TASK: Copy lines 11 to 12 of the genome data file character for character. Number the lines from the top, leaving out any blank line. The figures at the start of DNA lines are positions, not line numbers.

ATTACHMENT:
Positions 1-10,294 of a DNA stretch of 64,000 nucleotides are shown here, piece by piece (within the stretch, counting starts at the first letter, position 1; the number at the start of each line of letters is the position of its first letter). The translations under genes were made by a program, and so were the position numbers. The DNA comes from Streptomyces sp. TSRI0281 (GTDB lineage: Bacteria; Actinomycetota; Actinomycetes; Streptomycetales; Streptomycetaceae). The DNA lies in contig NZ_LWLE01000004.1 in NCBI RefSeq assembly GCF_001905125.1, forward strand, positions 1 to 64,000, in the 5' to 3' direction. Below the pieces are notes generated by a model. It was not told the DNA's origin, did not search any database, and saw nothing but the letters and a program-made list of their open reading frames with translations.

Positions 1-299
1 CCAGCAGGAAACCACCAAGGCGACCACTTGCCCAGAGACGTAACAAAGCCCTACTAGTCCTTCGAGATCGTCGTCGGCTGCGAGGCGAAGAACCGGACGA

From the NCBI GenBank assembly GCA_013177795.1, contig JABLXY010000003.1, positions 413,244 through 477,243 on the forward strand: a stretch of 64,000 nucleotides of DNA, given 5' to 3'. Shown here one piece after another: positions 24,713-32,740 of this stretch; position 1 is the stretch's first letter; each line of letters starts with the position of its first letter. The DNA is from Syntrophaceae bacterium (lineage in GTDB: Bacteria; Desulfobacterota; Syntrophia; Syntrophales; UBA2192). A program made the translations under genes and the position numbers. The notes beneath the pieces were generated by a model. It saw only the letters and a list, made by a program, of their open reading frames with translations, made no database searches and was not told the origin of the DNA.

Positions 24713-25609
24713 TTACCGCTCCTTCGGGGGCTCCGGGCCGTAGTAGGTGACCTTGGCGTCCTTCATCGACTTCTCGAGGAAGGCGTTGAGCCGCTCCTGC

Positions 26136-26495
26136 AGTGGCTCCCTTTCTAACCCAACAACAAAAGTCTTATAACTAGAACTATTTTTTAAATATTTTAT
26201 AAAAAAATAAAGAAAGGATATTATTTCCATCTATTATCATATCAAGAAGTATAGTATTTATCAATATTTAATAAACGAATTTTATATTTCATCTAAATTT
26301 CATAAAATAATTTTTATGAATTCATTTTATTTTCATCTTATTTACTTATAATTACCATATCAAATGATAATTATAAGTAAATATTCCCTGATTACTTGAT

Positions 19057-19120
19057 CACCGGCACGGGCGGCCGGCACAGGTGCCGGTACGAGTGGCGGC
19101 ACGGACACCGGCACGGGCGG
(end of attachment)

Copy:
Positions 19057-19120
19057 CACCGGCACGGGCGGCCGGCACAGGTGCCGGTACGAGTGGCGGC